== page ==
Klebsiella pneumoniae is a rod shaped type of bacteria commonly found in the normal flora of the mouth, skin, and intestines.
K. pneumoniae can in turn cause an infection called klebsiella pneumonia. This can provoke lung inflammation and cell death that may produce a thick, bloody, mucoid sputum. This often happens after the bacteria migrate from their normal place of resting to the lower respiratory tract. (For more on this see the questions below)
The KPC superbug arises when the Klebsiella bacteria become resistant to the carbapenem drugs often used to treat them. These drug resistant bacteria are called Carbapenemases. They are active in other bacteria beside Klebsiella and this resistance group are sometimes referred to as Carbapenem Resistant En (CRE)
Different types of KPC exist around the world and are most often seen in hospital patients with compromised immune systems and significant exposure to hospital infections. They have spread around the USA in the last 10 years and often have a foothold in long term care facilities.
They have gained media attention since September 2012 because of the interest in the battle that the National Insitute of Health experienced in uprooting the infection from their state of the art facility and the many deaths that have occurred from one single outbreak. KPC and CRE are considered to be among the most potent threats to public health in the world at this time. They threaten to turn formerly treatable infections into life ending challenges.
See our KPC superbug guide below
- KPC News – Daily Updates
- How is the KPC superbug treated
- What are KPC superbug symptoms
- What is Klebsiella Pneumonia?
- What is the KPC superbug?
The latest news on carbapenemases is below. You can sign up for our weekday newsletter here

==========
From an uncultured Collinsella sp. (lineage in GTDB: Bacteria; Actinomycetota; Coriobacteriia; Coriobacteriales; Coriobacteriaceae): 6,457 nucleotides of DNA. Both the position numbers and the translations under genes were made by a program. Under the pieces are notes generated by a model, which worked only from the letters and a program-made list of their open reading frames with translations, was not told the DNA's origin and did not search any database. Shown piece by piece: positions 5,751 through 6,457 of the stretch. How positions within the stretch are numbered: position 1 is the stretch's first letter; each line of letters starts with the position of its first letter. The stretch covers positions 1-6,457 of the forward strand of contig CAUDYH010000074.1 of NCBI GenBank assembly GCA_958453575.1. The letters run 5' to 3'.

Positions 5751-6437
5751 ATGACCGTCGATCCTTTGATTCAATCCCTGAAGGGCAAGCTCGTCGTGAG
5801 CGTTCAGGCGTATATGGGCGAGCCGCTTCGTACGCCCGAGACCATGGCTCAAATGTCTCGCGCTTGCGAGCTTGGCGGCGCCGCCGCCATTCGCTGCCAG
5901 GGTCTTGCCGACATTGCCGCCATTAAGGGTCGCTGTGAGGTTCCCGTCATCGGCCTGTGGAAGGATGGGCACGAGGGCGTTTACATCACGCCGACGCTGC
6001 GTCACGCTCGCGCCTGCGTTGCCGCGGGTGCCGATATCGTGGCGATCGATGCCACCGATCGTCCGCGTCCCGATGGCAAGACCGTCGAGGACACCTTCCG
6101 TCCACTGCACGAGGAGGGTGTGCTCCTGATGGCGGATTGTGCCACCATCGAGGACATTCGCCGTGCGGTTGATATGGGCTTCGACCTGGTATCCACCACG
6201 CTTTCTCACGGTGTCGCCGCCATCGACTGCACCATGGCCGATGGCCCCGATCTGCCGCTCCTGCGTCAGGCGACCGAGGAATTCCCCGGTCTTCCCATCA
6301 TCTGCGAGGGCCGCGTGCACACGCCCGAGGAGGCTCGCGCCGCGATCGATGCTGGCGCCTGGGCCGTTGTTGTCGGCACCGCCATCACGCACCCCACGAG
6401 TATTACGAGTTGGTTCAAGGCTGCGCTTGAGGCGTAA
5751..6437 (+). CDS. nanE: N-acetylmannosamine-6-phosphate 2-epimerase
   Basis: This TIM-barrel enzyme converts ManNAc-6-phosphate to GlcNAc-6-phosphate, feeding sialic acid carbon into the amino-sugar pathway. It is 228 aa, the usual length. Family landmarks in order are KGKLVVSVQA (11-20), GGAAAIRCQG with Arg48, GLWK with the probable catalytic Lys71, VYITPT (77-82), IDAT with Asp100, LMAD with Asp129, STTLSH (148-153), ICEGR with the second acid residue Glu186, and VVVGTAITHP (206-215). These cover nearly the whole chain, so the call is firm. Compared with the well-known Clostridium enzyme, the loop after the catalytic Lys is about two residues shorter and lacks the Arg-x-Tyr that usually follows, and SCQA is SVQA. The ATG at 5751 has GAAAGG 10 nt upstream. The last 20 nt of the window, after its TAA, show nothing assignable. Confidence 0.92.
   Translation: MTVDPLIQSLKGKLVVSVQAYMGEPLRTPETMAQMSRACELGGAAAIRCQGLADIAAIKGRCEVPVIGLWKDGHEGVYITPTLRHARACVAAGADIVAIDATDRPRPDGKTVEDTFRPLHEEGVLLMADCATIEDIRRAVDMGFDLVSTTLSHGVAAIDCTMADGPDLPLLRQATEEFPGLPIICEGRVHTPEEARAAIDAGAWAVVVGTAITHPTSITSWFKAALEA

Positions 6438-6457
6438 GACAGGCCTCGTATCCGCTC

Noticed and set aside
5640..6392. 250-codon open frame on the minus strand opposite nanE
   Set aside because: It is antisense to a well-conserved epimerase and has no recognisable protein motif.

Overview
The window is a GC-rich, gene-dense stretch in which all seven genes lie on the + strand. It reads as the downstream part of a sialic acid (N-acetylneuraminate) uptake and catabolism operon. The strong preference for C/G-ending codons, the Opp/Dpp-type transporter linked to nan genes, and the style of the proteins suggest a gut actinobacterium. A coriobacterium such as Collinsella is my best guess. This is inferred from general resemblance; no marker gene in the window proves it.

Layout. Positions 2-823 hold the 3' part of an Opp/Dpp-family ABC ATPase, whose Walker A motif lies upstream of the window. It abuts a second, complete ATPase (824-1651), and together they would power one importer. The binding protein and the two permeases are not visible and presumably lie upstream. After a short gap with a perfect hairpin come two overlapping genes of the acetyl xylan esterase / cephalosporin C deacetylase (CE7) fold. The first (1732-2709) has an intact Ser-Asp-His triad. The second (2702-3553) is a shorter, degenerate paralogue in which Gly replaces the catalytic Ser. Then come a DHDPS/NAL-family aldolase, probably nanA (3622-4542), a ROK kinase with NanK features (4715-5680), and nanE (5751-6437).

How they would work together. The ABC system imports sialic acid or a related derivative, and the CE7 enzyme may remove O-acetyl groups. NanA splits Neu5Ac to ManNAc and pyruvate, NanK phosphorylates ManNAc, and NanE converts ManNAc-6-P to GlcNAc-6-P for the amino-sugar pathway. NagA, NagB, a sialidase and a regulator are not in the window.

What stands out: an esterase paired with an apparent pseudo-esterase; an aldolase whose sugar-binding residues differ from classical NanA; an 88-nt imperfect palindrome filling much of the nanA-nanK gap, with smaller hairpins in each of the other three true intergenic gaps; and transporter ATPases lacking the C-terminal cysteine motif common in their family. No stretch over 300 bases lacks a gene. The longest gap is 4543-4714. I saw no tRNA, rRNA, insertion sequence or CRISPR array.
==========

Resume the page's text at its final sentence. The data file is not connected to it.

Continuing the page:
- CDC Social Media Tools, Guidelines & Best Practices | Social Media | CDC
- Occurrence of Enterobacter hormaechei carrying blaNDM-1 and blaKPC-2 in China. - PubMed - NCBI
- Copper ions and coordination complexes as novel carbapenem adjuvants. - PubMed - NCBI
- Prevalence of extended-spectrum beta lactamase and carbapenemase-encoding genes in poultry feces from Algeria and Marseille, France. - PubMed - NCBI
- Molecular and epidemiological characterization of carbapenemase-producing Enterobacteriaceae in Norway, 2007 to 2014. - PubMed - NCBI
- Combined resistance to multiple antibiotics: a growing problem in the EU
- WHO offers guidance on carbapenem-resistant bacteria | CIDRAP
- Patient Hand Hygiene: The Missing Link - InfectionControl.tips
- The quick loss of carbapenem susceptibility in Pseudomonas aeruginosa at intensive care units. - PubMed - NCBI
- - Document - Structure of Apo- and Monometalated Forms of NDM-1-A Highly Potent Carbapenem-Hydrolyzing Metallo-[beta]-Lactamase
- Emergent Microbial Threats | Nursing
- WHO guidelines for the prevention and control of carbapenem-resistant organisms
- Impact of choice, timing, sequence and combination of broad-spectrum antibiotics on the outcome of allogeneic haematopoietic stem cell transplantation.
- Resistant Infantile Bacterial Conjunctivitis in Egypt: A Microbiology Study.
- California labs commonly use outdated CRE detection practices